Russian Master Vladimir Spivakov played a Stradivari violin this past Saturday evening in the Taper Auditorium of Benaroya Hall. Olga Kern played piano. The pure, varnished sound of a Stradivarius lofting into that room was a pairing of instrument and acoustics that made for an absolute audible delicacy. A near perfect combination. The finest, rarest, cleanest, time traveled sashimi possible for the ear. It was also nice to hear just the two instruments together. Winding, diving into each other’s lines, capping each other’s notes and runs with connected lobes (Roche lobes.) Igor Stravinsky’s “Suite Italienne” was beyond. Kern scattered celestial webs which Spivakov raised out of in gilded beams. Arvo Pärt’s “Spiegel im Spiegel” was a slower, stoic folding and unfolding. On triangular axes, Spivakov and Kern rotated and converged through certain notes and scales. Matching and hitting on certain notes, then drifting away into sustained fifths and sevenths on others. It was immeasurable.
Spivakov is a true Don. The Stradivari has been on permanent loan to him since 1997. The sound visibly floated out into the wood lined acoustics of the room. The wood tiling of Taper Auditorium is laser cut, as thick as a credit card, and was made completely from a single fallen tree (that fell from natural causes) in South Africa. Because the wood comes from the same tree, the acoustics have a consistency. The wood isn’t absorbent, it’s the opposite. Sound bounces back into the room with a latency of 1.8 seconds, which is considered ideal for symphonic music representation.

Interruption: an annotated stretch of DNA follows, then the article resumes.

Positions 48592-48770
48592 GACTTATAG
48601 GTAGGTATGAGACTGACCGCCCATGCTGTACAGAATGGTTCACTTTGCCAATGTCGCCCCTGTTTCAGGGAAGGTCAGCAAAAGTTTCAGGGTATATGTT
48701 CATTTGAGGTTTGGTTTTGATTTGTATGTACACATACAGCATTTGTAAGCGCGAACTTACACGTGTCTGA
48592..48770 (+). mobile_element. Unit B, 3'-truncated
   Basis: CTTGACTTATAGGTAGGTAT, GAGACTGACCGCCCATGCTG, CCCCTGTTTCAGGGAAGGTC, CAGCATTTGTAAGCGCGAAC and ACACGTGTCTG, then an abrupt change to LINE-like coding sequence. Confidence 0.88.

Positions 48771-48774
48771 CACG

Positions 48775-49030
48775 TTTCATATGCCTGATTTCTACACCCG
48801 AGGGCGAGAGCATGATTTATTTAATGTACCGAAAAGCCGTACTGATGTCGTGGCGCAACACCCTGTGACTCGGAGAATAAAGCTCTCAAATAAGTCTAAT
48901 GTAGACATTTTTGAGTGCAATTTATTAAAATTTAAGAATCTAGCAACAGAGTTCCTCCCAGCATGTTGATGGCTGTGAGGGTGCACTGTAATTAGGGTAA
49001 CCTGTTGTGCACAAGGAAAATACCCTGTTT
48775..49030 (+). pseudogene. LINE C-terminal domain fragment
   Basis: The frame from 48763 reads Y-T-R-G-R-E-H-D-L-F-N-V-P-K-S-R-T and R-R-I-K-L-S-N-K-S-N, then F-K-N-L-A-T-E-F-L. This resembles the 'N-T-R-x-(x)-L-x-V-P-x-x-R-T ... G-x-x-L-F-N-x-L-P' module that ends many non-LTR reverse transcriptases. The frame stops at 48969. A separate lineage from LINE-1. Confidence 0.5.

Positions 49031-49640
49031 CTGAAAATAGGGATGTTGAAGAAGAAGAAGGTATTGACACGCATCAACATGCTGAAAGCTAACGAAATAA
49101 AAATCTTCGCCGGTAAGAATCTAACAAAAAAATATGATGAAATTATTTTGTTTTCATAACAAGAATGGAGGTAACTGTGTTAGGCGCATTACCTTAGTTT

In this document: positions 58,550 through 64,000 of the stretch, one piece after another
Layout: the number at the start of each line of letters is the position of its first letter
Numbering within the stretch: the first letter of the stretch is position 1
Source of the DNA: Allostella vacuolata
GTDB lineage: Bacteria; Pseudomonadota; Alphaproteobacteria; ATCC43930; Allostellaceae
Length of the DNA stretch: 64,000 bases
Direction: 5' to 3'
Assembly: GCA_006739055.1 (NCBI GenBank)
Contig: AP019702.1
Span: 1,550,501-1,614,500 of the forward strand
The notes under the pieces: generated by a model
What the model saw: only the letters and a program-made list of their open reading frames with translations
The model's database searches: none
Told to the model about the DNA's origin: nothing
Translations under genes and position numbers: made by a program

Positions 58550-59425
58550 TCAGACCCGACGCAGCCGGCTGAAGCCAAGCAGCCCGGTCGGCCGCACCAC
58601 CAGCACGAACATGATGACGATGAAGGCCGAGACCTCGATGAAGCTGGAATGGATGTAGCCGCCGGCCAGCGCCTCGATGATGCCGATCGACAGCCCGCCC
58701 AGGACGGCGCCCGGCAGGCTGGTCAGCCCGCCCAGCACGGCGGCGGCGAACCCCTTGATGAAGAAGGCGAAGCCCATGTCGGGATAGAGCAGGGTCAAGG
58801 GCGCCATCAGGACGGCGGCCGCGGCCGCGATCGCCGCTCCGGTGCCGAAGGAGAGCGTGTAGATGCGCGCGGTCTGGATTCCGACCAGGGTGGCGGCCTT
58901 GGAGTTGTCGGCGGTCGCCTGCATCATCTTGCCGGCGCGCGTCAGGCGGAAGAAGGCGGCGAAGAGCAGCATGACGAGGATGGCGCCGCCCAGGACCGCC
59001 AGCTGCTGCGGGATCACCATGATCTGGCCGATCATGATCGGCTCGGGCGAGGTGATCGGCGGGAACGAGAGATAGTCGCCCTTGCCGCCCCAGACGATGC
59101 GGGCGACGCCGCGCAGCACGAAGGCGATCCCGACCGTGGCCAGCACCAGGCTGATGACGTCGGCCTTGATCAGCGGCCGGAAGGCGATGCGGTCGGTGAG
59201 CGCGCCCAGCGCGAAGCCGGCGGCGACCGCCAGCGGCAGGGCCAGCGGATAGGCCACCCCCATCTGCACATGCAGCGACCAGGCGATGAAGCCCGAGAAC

The entire Taper Auditorium is insulated and floating on rubber pads which insulate it from the outer shell of the building. It’s an independent structure, separated by an empty space of about half a meter.
The hall's traditional shape, defined by massive wood and plaster surfaces, is faceted and coffered to provide excellent acoustics and diffuse sound effectively. Orchestral performances require long reverberation times, which require surfaces that are heavy and dense to reflect sound and absorb as little as possible. The wood paneling on the walls is subdivided into smaller panels, each one a different size so that each one resonates with a different frequency of sound. The arrangement of how those panels are put together, the subdivisions of those panels and the fasteners of those subdivisions are all expressed in the way the wood paneling is detailed. The result is that the physics of the acoustical design becomes an important part of the architectural design. In addition, distractions in the form of airborne sounds or earthly rumbles from surrounding streets, the transit tunnel, or the railroad tunnel below the site have been eliminated by building the hall as a box within a box, with the inner concrete box completely supported on rubber pads.